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Lieberman says sub watch will be in capable hands

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Groton - Retiring U.S. Sen. Joe Lieberman reminisced Friday at Electric Boat about his early years fighting to restore the Seawolf fast-attack submarine program, said a good case could be made for a future three-subs-a-year production schedule and then figuratively handed the baton of future battles over defense programs to U.S. Rep. Joe Courtney.

"This may be my last visit as a senator," said Lieberman, D-Conn., during a speech to about 200 EB workers that the company videotaped and replayed for a reporter. "I really love this place."

Lieberman said that with both Courtney, D-2nd District, and U.S. Sen. Richard Blumenthal, D-Conn., on the Armed Services committees of their respective chambers, he was leaving his senior Senate position with "a lot of continuity" from other members of the state delegation.

"You've been a great ally of ours," said John Casey, former EB president and now an executive vice president of General Dynamics, EB's parent company, during an informal session with Lieberman after the senator's tour of the submarine-production facility off Eastern Point Road.

Lieberman said during a brief interview at the shipyard that he spent his early years in the Senate fighting on behalf of the Seawolf program. Then-Defense Secretary Dick Cheney announced in 1990 that he was cutting by half the Navy's commitment to the program, hoping to slice $7 billion from the national budget as the first Bush administration attempted to cash in on a so-called "peace dividend" derived from the breakup of the Soviet Union.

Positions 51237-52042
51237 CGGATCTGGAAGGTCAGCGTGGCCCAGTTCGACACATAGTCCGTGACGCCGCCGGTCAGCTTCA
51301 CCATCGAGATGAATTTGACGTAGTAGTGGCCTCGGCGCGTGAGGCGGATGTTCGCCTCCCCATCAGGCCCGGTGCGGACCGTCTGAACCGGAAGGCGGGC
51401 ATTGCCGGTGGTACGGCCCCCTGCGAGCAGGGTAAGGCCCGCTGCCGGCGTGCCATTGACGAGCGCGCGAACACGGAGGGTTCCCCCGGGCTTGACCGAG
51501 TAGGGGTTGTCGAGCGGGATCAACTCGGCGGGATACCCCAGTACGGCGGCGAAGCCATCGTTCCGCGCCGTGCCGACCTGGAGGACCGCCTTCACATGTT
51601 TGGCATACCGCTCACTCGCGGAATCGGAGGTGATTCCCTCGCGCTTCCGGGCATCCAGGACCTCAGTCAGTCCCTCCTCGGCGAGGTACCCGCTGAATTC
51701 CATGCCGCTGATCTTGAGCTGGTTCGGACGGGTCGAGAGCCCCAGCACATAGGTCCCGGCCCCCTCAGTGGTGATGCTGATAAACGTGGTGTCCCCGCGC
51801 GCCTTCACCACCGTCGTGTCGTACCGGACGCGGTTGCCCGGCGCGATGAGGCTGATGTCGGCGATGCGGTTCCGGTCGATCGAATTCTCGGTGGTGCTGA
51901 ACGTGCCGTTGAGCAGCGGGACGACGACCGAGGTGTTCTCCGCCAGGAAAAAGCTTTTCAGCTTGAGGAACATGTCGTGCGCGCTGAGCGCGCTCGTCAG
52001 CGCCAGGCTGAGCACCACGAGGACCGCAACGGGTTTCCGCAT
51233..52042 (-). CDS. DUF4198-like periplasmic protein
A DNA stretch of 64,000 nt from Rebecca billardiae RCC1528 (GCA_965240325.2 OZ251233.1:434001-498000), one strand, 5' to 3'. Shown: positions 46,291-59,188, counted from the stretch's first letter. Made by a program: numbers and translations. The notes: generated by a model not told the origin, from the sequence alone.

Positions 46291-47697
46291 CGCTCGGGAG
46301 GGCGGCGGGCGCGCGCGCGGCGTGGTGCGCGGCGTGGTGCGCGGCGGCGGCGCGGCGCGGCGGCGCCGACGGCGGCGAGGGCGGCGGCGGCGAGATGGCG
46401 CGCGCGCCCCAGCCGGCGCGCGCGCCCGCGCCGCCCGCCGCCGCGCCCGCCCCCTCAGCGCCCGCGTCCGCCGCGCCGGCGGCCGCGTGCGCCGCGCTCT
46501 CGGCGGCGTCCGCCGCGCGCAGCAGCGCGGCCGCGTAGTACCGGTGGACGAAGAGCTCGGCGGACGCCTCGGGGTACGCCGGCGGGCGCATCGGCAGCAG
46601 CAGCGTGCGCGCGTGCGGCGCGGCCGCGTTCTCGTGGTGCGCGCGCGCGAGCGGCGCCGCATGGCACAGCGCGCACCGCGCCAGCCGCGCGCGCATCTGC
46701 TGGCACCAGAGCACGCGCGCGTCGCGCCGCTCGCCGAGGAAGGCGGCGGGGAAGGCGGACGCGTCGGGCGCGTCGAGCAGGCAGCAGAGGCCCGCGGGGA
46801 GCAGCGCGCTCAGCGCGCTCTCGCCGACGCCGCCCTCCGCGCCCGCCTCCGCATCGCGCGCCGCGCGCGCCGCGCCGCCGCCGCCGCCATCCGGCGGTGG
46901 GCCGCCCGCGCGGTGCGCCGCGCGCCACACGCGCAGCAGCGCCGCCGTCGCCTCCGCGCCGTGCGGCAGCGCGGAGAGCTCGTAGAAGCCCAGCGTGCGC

Democratic legislators organized by 1992 to save the program from attempts to halt Seawolf production altogether.

Two decades ago, Lieberman said, many legislators and policymakers questioned the relevance of submarines in the modern era of warfare. But with their intelligence-gathering capabilities and ability to attack targets without sending military personnel into harm's way, submarines now are seen as integral to American freedom in navigating such far-flung waters as the South China Sea, he said. "Nobody questions their relevance to the national defense today," he added.

Lieberman said credit for the transformation can be laid at the doorstep of EB's 8,600 skilled workers, who have implemented a variety of shipyard efficiencies and designed submarines with remarkable capabilities. "I couldn't be prouder of what you do for the nation's security and prosperity," he said in his speech.

Courtney said Lieberman helped EB boost sub production from a one-a-year cycle to two boats a year. The boost in production, combined with new work to design a replacement for the Ohio-class submarine, has meant an increase in EB's workforce so far this year of nearly 300.

Courtney said he and Lieberman discussed with EB officials Friday other possibilities for generating jobs and revenue, including the possibility of attracting more repair work to the shipyard.

The legislators said EB might also benefit from a new Congressional Budget Office report that suggests a three-sub quota might be necessary in the future as Los Angeles-class submarines are phased out at a rate faster than replacements are scheduled to be produced.

"Instead of a two-sub debate, we may have a three-sub debate coming up soon," Courtney said.

"Why not?" Lieberman said of a three-sub schedule, which would maintain a Navy fighting force of 316 combat vessels. "There's a good case to be made for that."

Responding to concerns expressed by Blumenthal that a speeded-up schedule might be good for the near future but could erode the industrial base if cutbacks occurred later, Lieberman said he hadn't yet discussed the issue with Connecticut's junior senator.

"If it's a problem, it's a problem we can deal with," Lieberman said.


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